Peen. What part of “ball-peen hammer” don’t you understand? Besides the “peen” part.
Purlicue. This is entering my personal lexicon immediately, and I shall never admit that I got it from a stupid list someone emailed me.
Rowel. This one came up on one of those forensic science dramas (the one where everything’s dark blue even though they’re in the middle of a desert) a while back, so along with dragées and ferrule I’ve got 8 out of 33 so far, while Douglas Adams has 0.
Zarf. I’m docking myself half a point for getting this one hopelessly wrong, thanks to a newspaper article I read years ago which asserted that the correct word for those cup-holders is swarf, derived from the large wood shavings that lathe operators used to wrap around their hot mugs of tea. It turns out that guy was confused and wrong, and so, in turn, was I. Swarf typically means fine shavings and filings, and zarf is an unrelated word of Arabic origin. I’m pretty sure I read my misinformation in a column in The Adelaide Review, so I’ll take comfort from blaming this on Christopher Pearson.
Any suggestions for better, more obscure nouns are more than welcome.
(Crossposted at Sarsaparilla.)

The Patrick White Reading Group is back

Tuesday 6 February 2007

This time, reading The Solid Mandala. Starts 20 February. Everybody welcome. Won’t be joining in this time. Gone off White after Vivisector experience. Also no time for articles, pronouns, conjunctions, certain verbs.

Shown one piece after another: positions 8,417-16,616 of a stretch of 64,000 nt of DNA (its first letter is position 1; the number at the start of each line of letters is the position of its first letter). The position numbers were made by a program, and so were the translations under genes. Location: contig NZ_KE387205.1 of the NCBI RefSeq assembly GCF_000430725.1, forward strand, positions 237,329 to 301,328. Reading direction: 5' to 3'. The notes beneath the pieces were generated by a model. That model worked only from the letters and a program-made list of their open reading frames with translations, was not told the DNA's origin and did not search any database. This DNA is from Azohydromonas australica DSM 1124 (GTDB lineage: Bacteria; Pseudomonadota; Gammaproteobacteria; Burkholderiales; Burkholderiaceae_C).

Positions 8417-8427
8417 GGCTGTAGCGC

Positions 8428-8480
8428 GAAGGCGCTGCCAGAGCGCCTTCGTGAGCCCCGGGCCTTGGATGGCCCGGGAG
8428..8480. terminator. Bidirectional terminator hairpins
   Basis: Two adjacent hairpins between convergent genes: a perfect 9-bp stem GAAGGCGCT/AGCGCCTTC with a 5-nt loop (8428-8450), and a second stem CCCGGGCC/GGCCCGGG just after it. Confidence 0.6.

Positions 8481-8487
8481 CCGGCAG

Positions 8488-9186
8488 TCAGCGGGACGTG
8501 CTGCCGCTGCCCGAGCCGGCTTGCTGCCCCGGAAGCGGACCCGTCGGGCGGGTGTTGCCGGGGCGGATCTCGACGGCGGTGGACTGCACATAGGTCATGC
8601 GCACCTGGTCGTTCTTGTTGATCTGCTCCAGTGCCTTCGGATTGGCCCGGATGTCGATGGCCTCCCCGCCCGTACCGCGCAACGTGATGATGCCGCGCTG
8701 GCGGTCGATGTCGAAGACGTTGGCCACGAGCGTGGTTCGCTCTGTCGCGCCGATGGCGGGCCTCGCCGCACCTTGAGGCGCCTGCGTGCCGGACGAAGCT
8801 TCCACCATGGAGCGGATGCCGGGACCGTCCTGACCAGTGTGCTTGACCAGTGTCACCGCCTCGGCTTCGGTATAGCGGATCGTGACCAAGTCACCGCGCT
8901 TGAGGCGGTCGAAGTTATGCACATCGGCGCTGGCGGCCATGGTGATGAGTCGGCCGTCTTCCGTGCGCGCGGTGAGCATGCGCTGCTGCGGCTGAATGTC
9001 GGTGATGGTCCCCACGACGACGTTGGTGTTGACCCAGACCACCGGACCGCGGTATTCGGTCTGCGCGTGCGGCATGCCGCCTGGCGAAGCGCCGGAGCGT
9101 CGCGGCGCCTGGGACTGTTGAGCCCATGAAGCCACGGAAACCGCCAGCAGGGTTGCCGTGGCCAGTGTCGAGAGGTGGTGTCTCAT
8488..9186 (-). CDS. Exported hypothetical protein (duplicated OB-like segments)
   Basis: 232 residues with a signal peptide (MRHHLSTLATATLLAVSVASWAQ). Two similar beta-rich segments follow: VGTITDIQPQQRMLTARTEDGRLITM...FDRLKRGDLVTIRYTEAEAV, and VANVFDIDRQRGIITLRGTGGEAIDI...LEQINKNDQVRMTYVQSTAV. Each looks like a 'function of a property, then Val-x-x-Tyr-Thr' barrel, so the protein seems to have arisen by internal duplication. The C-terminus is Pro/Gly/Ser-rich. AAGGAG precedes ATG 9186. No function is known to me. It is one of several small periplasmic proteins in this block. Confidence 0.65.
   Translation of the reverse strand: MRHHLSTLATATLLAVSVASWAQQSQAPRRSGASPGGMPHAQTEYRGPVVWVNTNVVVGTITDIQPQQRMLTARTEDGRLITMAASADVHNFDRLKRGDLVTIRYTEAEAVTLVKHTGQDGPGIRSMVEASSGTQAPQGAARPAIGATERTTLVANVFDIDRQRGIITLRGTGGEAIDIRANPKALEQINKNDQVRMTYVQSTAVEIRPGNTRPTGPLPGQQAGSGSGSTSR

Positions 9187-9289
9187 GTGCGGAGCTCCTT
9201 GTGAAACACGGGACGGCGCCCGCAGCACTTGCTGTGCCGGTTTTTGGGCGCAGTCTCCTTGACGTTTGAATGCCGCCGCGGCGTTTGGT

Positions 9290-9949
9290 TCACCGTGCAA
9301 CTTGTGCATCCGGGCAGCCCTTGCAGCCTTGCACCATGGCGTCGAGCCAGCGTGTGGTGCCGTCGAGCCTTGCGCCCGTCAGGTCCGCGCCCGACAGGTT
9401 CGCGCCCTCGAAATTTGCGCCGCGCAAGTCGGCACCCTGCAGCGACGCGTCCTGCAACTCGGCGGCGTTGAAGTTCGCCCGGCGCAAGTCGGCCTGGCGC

Another London Pilgrimage: Wyndham Lewis

Sunday 19 November 2006

This jolly building is No. 4 Percy Street, Fitzrovia (“it would be called Soho by a careless guide”), sometime home of Wyndham Lewis at the time he was writing Tarr. No blue plaque marks the site, although Charles Laughton and Coventry Patmore have plaques on the same block. Appropriately, the ground floor is now a boutique called “Almost Famous”, and the first floor houses a “brand development” company.
(In fact, Lewis does have a blue plaque, but at one of his later residences, in Kensington.)

A little further south, across Oxford Street, is Soho Square, where T.E. Hulme once hung Lewis from the railings after an argument got a little out of hand. “I never see the summer house in its centre without remembering how I saw it upside down.” According to Humphrey Carpenter’s biography of Pound, the dispute was about which man had bonking rights over Kate Lechmere, but I haven’t found corroboration for this anywhere else, and Carpenter had a habit of ascribing motivations to his subjects based on nothing more than his distaste for them.
The statue is of Charles II. Despite his presence, there are no pelicans to keep down the rampant pigeon population.
Soho Square is also the place where Hulme was once apprehended by the law for urinating in public, in broad daylight. Hulme was indignant: “Do you realise you’re addressing a member of the middle class?” The policeman apologised and went away. I looked, but couldn’t find a plaque to commemorate the event.